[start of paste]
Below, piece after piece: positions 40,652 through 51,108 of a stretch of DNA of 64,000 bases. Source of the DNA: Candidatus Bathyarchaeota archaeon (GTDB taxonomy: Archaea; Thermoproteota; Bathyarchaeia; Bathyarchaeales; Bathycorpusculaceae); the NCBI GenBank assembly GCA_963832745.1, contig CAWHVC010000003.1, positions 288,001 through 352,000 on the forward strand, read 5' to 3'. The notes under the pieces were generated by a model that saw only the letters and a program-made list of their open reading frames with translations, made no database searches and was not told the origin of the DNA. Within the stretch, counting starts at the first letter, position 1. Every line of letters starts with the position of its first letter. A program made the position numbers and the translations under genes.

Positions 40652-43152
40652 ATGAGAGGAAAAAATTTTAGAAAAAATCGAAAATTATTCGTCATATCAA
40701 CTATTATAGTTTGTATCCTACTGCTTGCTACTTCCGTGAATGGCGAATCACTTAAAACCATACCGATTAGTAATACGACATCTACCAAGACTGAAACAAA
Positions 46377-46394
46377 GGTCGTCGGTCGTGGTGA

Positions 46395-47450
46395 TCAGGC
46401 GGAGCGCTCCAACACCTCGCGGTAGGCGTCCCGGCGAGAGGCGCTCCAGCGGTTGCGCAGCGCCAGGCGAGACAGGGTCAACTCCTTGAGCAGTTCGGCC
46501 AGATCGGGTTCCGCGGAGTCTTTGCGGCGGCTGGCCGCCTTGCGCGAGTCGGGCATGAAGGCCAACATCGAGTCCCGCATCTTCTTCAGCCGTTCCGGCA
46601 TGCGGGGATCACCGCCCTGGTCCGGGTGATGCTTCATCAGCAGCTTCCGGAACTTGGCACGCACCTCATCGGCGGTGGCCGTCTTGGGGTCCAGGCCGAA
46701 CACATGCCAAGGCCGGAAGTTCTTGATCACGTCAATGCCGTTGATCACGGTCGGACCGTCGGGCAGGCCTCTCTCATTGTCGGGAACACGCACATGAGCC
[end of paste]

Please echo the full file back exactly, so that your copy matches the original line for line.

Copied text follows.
Below, piece after piece: positions 40,652 through 51,108 of a stretch of DNA of 64,000 bases. Source of the DNA: Candidatus Bathyarchaeota archaeon (GTDB taxonomy: Archaea; Thermoproteota; Bathyarchaeia; Bathyarchaeales; Bathycorpusculaceae); the NCBI GenBank assembly GCA_963832745.1, contig CAWHVC010000003.1, positions 288,001 through 352,000 on the forward strand, read 5' to 3'. The notes under the pieces were generated by a model that saw only the letters and a program-made list of their open reading frames with translations, made no database searches and was not told the origin of the DNA. Within the stretch, counting starts at the first letter, position 1. Every line of letters starts with the position of its first letter. A program made the position numbers and the translations under genes.

Positions 40652-43152
40652 ATGAGAGGAAAAAATTTTAGAAAAAATCGAAAATTATTCGTCATATCAA
40701 CTATTATAGTTTGTATCCTACTGCTTGCTACTTCCGTGAATGGCGAATCACTTAAAACCATACCGATTAGTAATACGACATCTACCAAGACTGAAACAAA
Positions 46377-46394
46377 GGTCGTCGGTCGTGGTGA

Positions 46395-47450
46395 TCAGGC
46401 GGAGCGCTCCAACACCTCGCGGTAGGCGTCCCGGCGAGAGGCGCTCCAGCGGTTGCGCAGCGCCAGGCGAGACAGGGTCAACTCCTTGAGCAGTTCGGCC
46501 AGATCGGGTTCCGCGGAGTCTTTGCGGCGGCTGGCCGCCTTGCGCGAGTCGGGCATGAAGGCCAACATCGAGTCCCGCATCTTCTTCAGCCGTTCCGGCA
46601 TGCGGGGATCACCGCCCTGGTCCGGGTGATGCTTCATCAGCAGCTTCCGGAACTTGGCACGCACCTCATCGGCGGTGGCCGTCTTGGGGTCCAGGCCGAA
46701 CACATGCCAAGGCCGGAAGTTCTTGATCACGTCAATGCCGTTGATCACGGTCGGACCGTCGGGCAGGCCTCTCTCATTGTCGGGAACACGCACATGAGCC